A group of more than 100 Algerian intellectuals, including journalists, writers, academics, doctors and lawyers, issued a public appeal on 24 September for an immediate halt to the crackdown and arrests against activists and protesters, denouncing "a campaign of arrests again brutally and illegally strikes citizens and public figures close to the peaceful popular uprising".
According to the National Committee for the Release of Detainees (CNLD), several arrests were still held on the capital’s streets during the weekly student demonstration on Tuesday, 24 September.
“The wave of arbitrary arrests by Algerian authorities appears to be part of an orchestrated attempt to intimidate demonstrators including political and other civil society activists ahead of the elections, creating a climate of fear and repression across the country. Instead of trampling all over the rights of Algerians, the Algerian authorities should respect the right to freedom of peaceful assembly and instead learn to listen to protesters,” said Heba Morayef, Middle East and North Africa Regional Director at Amnesty International.
"During these few months, the human rights situation has significantly deteriorated because, in addition to the arrests during demonstrations and the prosecution of political leaders and other active figures of the movement, there are dozens of other proceedings against anonymous activists on the basis of publications on social networks, intimidation without any procedural reference we are regularly reported , as well as trivialization of hate speech and cleavage on social networks and even on television, without any interference on the part of governmental authorities. In terms of prosecution, defense lawyers contest dysfunctions in certain procedures of the prosecution itself. The case of Amazigh flags is the perfect illustration. It is unfortunate to attribute a repressive role to justice, especially when it comes to the violation of citizens' fundamental rights, "said Abdelmoumene Khelil. Secretary-General of the Algerian League of Human Rights (LADDH) to the newspaper El Watan on September 24th.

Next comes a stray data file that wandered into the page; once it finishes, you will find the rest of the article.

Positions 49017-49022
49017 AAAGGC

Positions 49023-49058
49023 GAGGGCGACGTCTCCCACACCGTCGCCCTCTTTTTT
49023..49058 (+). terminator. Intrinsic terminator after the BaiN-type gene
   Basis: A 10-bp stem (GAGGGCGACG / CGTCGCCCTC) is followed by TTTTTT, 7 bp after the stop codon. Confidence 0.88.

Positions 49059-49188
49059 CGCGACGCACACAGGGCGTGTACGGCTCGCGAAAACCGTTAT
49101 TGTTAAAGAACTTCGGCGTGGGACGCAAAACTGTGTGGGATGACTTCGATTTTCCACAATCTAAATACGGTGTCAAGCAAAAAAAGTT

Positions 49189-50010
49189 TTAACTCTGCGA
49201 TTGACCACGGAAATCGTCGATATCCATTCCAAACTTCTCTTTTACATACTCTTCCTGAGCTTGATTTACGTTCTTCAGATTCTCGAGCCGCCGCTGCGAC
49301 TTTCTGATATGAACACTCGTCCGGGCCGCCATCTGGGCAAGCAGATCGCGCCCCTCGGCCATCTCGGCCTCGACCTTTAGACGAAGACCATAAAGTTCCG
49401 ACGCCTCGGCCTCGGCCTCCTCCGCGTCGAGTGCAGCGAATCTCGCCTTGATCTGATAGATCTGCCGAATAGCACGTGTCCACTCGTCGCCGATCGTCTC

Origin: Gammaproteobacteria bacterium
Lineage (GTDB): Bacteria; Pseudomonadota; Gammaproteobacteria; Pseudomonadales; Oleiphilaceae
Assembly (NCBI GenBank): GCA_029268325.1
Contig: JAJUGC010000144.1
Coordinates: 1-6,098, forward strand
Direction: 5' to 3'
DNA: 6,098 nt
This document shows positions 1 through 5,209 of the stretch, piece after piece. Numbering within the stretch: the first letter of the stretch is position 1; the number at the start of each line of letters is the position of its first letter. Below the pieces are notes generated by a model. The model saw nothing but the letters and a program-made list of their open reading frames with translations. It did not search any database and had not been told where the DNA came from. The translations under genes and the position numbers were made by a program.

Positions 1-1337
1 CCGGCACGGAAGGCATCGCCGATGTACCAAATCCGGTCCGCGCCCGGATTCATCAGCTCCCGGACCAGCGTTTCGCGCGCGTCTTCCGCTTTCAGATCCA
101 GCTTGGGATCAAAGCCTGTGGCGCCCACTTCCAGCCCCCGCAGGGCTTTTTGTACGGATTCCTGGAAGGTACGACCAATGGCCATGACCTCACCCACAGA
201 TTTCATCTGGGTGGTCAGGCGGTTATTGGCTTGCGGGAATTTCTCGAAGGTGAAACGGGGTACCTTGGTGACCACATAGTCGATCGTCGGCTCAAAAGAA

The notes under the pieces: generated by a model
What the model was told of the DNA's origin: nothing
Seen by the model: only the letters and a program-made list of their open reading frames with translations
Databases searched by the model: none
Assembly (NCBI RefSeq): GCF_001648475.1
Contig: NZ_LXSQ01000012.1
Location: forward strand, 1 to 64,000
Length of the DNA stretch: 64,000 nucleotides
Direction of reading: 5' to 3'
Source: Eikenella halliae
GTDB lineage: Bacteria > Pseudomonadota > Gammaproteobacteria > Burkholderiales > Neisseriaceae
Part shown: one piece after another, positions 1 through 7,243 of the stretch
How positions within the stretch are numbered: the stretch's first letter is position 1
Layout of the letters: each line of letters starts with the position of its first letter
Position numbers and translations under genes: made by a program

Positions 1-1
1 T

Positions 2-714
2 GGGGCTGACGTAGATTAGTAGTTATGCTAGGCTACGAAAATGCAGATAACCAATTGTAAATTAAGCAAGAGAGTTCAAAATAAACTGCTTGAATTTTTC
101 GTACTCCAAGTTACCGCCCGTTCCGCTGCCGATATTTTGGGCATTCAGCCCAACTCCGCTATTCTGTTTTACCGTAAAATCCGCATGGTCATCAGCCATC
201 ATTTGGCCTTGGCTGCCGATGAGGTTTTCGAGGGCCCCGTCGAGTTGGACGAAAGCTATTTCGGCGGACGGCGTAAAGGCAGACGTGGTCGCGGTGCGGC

On September 11, Karim Tabbou, leader of the UDS party (Union Democratique et Sociale) was detained at his home near Algiers without an arrest warrant. The next day he was charged with "attempting to demoralize the army". According to one of his lawyers, the evidence brought against him was solely related to the expression of his political views. He is being held in El Kolea prison awaiting his trial.
Moreover, in an expeditious trial by the military court of Blida (south of Algiers), away from the glare of the press, an Algerian military court sentenced Saïd Bouteflika, brother of ousted President Abdelaziz Bouteflika, General Mohamed Mediene, Athmane Tartag and Louisa Hanoune, to 15 years in prison for "attacking the authority of the army" and "plotting against the authority of the State".